Ideally, teachers are needed to plan, execute, monitor and evaluate the process of learning in schools formally. But this does not exclude the role of what students can do to enhance learning among themselves. Sometimes, either knowingly or unknowingly, teachers found themselves dictating the whole learning process as if they are coding robots. We need to implement teaching approaches which involve full students’ participation and ownership of the process. This does not only ensure sustainability in terms of understanding but also develops and nurtures students’ interests in a particular subject. It paves a clearly and un-doubtful way towards one’s career when done in primary and secondary levels of education. In tertiary level, this plays a great role in determines one’s career interest and further specialization.
During my nursery school, it happened I was given a chance to present something in front of the class. I did it and I never know the impact of it to the understanding of the subject among my fellow classmates by then, I just assumed I presented something and It was over. It was until my primary school, when I was in standard four. Because I had already developed interest in Science, I was one among the students who was active in asking and responding to questions during the science subject sessions. It reached a point our science teacher trusted me and gave me a chance to teach and give instruction to my classmates under his supervision during some of the sessions. I had to read well before and organize how I will deliver the lesson with vivid examples sometimes. I was astonished after I heard some stories from my friends that I enabled them to understand some things more easily compared to when they were presented by the teacher. I don’t say my teacher was not good in teaching, but there was a missing piece which needed a student to fill it, and I did it. We are having a lot of students who can fill that missing piece in our schools, let us invest in them. From that time, I used to teach my classmates and those who were in lower classes whenever the teacher was not able to attend the session, or they needed more clarification on something. Whenever my knowledge and skills were not enough, I asked for help from my fellow students or teachers. And it was productive. This made me understand things more deeply and memorize them easily. Instructing others and helping them to understand some thins was not a wastage of time to me, but it was a chance for me to learn too, from myself and from others.
I did the same thing during my high school and it was a very amazing experience which made me develop a strong interest in teaching and exploring things in deep with the ability to explain them in a very simplified way. Being equipped with knowledge is one thing, and being able to deliver it in a simplified, digestible and understandable way before students is another thing. Simply, teaching is an art and not merely the fact of being knowledgeable than others. Those who are less knowledgeable but with teaching skills are more likely to transform more knowledge to their students than those who are more knowledgeable but with no teaching skills.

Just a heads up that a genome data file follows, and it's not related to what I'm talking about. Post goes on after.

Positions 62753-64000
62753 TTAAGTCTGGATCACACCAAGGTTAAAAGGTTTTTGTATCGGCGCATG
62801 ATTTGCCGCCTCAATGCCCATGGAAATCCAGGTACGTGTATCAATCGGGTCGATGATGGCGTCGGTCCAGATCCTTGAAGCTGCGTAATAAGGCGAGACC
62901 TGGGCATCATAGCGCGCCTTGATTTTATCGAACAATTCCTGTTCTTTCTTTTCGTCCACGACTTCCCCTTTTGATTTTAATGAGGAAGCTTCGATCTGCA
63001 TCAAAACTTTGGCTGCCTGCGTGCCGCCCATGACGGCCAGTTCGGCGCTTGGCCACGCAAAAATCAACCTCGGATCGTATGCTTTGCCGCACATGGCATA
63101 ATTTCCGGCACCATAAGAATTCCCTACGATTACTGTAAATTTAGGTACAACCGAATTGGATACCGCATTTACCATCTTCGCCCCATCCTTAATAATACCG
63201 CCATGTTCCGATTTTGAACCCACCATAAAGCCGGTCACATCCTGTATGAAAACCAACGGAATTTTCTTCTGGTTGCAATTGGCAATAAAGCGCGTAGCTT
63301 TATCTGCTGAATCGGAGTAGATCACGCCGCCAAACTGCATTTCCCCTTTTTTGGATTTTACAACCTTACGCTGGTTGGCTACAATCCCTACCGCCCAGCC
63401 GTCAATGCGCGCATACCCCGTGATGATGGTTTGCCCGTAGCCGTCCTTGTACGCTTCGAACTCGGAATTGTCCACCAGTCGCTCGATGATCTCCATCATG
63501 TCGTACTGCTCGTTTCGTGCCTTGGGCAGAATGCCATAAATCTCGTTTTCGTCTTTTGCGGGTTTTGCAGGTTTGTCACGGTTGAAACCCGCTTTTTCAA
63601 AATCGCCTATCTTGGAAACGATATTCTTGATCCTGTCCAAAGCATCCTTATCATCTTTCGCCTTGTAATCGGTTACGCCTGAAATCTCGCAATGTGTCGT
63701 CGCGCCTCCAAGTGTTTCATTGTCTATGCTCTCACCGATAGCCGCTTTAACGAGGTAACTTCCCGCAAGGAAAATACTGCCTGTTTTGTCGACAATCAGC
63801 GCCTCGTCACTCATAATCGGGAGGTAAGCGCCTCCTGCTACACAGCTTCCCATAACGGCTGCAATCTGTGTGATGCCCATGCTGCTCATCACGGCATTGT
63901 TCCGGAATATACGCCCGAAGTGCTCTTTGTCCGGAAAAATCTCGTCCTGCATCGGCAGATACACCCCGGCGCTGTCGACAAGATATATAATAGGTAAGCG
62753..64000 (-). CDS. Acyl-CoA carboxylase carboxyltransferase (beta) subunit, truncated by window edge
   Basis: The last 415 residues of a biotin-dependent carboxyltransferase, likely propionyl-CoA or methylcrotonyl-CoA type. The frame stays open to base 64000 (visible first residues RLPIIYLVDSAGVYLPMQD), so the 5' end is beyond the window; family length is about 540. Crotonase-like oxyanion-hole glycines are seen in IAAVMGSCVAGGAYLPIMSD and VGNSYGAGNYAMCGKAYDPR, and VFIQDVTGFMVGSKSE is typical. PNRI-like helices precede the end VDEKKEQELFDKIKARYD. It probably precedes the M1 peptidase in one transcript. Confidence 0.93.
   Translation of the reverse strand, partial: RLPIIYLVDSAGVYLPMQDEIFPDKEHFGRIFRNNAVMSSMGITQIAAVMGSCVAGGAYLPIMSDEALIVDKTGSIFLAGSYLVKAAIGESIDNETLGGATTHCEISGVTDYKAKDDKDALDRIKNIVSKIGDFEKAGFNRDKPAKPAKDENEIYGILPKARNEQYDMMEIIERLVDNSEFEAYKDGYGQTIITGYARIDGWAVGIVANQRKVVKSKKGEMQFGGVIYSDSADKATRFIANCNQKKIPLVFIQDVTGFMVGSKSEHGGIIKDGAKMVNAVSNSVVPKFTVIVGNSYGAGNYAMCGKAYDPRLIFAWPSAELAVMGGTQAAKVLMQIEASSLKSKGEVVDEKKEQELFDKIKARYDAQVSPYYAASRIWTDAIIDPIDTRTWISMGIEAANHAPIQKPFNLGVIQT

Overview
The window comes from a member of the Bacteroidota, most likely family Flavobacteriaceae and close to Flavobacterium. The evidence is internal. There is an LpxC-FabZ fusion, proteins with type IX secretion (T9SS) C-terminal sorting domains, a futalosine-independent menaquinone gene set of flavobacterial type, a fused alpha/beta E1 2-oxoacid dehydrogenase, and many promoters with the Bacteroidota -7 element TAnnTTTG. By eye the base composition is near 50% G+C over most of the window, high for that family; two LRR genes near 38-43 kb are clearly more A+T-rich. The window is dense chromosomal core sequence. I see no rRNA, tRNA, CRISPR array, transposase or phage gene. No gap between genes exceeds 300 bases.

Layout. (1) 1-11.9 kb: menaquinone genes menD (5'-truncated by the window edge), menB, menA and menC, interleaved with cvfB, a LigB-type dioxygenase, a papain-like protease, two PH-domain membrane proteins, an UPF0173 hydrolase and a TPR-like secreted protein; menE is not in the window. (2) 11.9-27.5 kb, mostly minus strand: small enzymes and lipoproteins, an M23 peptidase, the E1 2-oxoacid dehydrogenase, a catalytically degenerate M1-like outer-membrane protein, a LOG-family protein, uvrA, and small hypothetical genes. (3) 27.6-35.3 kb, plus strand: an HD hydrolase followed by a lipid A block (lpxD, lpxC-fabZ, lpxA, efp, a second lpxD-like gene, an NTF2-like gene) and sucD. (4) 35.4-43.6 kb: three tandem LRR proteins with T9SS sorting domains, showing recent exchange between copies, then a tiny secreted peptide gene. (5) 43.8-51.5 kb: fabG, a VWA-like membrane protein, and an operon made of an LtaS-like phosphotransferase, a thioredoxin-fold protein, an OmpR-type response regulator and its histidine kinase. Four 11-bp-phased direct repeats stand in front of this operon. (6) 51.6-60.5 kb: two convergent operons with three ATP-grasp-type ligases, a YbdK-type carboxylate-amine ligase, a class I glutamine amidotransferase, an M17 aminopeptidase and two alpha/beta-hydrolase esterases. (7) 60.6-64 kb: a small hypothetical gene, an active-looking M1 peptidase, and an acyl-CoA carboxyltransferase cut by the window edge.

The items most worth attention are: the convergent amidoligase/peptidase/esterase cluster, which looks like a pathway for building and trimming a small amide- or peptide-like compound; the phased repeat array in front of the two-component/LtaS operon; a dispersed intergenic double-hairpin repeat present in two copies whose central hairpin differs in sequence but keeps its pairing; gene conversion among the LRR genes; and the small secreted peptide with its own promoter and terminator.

In my medical school, I proposed to my class the establishment of the so called Class Academic Forum (CAF). This was a special academic committee for addressing some academic issues in a peer approach. We use to have extra-class sessions where some students volunteered to instruct, share skills and give more clarifications sometimes on what was taught or was supposed to be taught in class. Under this committee, we used to have final touch discussion together as a whole class and those who understood things in details get a chance to share the knowledge with others. All of these showed to me how peer learning and teaching can be embraced as both essential element of learning in our medical schools and a temporal solution towards shortage of staff members in our schools. A number of students reported also to understand more when the concept was presented by their colleagues compared relatively to when the Lecturer did.
Most of staff members in our medical schools especially in developing countries tend to be teachers while practicing at the same time. Sometimes they don’t get enough time to attend patients and class sessions at the same time, and you find mostly they do miss classes. I have heard a lot of cases like this from my friends in a number of medical schools. Sometimes you find students are assigned tasks in groups and the session needs more than one person for facilitation, but still you find only one lecturer is struggling to do the task. This is real a problem of medical education concern. Respective medical schools might have implemented a number of strategies to address the matter, but we should accept the fact that peer learning and teaching has got a key role to play in learning process in our medical schools.
When well mentored, some students might be helpful to their fellow students in the same class and to their juniors. They can complement the learning process in our medical schools even under the presence of enough staff members. They can be good peer facilitators in some academic tasks in our medical schools and at the end they can grow into becoming future good medical educators. Our medical schools should empower and encourage the practice of peer learning including teaching by providing supportive and conducive environments. Handbooks or guidelines on the matter can be made available to students and special programs be designed to facilitate and nurture volunteers and students’ academic affairs generally. I hope this will improve learning and to some extent address the shortage of staff in our medical education systems in a cost-effective way.
Kilimanjaro Christian Medical University (KCMUCo)